The Impact of Data Mining on Information Disclosure by Regulatory Agencies: With an Application to Redlining

56 Pages Posted: 20 Jun 2018 Last revised: 18 Oct 2018

See all articles by W.C. Bunting

W.C. Bunting

Fox School of Business and Management

Date Written: August 20, 2018

Abstract

Data mining techniques can be used to locate statistical outliers that are incorrectly characterized as evidence of unlawful conduct. Using home mortgage loan data made publicly available by financial regulators, a simple data mining exercise finds that approximately three percent of all lender-MSA pairs (or approximately seven to nine percent of all lending institutions) flagged as having redlined minority neighborhoods is attributable to a failure to correct for the multiple hypothesis testing problem. The false positive rate does not fully explain, however, the estimated high frequency of statistical redlining. Three possible models of information disclosure by regulatory agencies are considered: (1) full information, (2) no information, and (3) limited information. Under a limited information model, litigation serves to correctly implement statistical hypothesis testing: a plaintiff must formulate a hypothesis prior to examination of the data and obtains the information necessary to test this hypothesis only through discovery.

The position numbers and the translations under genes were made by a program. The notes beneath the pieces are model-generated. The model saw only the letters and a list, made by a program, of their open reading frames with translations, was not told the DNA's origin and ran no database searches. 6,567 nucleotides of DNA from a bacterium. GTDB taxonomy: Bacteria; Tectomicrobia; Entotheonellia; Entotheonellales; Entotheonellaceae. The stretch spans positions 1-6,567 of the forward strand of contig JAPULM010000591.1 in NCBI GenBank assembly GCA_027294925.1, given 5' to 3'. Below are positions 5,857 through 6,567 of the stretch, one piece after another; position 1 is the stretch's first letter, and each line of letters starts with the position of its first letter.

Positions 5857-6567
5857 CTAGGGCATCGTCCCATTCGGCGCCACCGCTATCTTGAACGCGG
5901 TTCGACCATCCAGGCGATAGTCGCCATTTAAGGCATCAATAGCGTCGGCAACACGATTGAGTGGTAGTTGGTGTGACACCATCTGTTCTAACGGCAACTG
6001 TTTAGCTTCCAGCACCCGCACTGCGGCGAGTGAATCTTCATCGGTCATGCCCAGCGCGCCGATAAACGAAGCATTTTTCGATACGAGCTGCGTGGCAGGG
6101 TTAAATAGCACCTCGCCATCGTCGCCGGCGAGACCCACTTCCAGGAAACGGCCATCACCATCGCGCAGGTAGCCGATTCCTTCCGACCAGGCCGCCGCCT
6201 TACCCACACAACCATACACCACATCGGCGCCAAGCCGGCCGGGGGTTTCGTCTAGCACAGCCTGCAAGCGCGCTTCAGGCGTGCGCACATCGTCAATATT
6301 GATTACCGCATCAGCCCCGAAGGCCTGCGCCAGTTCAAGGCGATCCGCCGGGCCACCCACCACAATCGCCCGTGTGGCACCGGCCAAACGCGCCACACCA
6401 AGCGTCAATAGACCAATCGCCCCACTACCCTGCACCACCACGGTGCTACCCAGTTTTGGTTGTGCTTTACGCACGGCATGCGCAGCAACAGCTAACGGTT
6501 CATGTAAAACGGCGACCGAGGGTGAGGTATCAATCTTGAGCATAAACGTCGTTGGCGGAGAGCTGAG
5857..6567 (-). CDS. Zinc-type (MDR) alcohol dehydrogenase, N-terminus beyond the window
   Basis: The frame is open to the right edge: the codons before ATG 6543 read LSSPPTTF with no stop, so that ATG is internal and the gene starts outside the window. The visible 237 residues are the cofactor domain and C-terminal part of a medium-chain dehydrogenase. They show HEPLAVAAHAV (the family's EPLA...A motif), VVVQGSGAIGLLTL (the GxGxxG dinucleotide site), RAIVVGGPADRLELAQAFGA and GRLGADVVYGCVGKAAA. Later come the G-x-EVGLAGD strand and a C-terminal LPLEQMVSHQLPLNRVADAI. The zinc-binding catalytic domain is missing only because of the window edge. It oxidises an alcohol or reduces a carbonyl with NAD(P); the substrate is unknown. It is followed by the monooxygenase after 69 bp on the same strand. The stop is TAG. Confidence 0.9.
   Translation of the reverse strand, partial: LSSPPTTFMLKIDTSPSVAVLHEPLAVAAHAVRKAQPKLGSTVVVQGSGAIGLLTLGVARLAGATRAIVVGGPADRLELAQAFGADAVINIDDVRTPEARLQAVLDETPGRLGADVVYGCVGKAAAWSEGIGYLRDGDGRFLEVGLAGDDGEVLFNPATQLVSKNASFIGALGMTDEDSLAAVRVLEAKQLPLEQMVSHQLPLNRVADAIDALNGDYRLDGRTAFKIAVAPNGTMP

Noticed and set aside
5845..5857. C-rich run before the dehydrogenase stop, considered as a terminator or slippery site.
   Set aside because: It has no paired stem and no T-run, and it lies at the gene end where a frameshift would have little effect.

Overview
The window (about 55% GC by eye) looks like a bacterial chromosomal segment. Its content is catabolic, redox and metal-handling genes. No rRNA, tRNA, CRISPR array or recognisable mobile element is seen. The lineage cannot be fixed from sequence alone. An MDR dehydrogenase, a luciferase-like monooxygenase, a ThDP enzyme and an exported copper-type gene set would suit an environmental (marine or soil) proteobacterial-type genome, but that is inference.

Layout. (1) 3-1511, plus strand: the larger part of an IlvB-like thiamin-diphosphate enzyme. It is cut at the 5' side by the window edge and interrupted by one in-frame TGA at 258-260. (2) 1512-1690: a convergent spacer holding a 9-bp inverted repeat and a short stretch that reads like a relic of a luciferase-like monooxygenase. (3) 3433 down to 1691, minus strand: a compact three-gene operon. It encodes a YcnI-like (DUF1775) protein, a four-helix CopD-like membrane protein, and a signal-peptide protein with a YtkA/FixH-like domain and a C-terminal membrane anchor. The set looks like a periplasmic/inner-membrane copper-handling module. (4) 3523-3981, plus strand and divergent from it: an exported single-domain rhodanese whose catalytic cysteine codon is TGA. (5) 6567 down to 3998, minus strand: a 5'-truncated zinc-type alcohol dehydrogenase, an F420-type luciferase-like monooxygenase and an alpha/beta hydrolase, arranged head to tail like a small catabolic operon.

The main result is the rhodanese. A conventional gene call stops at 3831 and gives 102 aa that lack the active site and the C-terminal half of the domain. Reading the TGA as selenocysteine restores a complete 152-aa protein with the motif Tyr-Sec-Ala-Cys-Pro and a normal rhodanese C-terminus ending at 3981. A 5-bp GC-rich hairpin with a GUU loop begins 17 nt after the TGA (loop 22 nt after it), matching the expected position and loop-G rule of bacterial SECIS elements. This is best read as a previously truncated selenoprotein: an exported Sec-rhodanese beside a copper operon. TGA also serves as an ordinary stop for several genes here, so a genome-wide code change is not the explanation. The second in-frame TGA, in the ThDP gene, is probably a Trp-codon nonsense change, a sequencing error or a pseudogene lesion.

Keywords: Data Mining, Multiple Hypothesis Testing, Redlining, Information Disclosure

JEL Classification: C55, K11

Suggested Citation

Bunting, William, The Impact of Data Mining on Information Disclosure by Regulatory Agencies: With an Application to Redlining (August 20, 2018). Fox School of Business Research Paper No. 18-034. Available at SSRN: https://ssrn.com/abstract=3199804 or http://dx.doi.org/10.2139/ssrn.3199804

William Bunting (Contact Author)

Fox School of Business and Management ( email )

Philadelphia, PA 19122
United States

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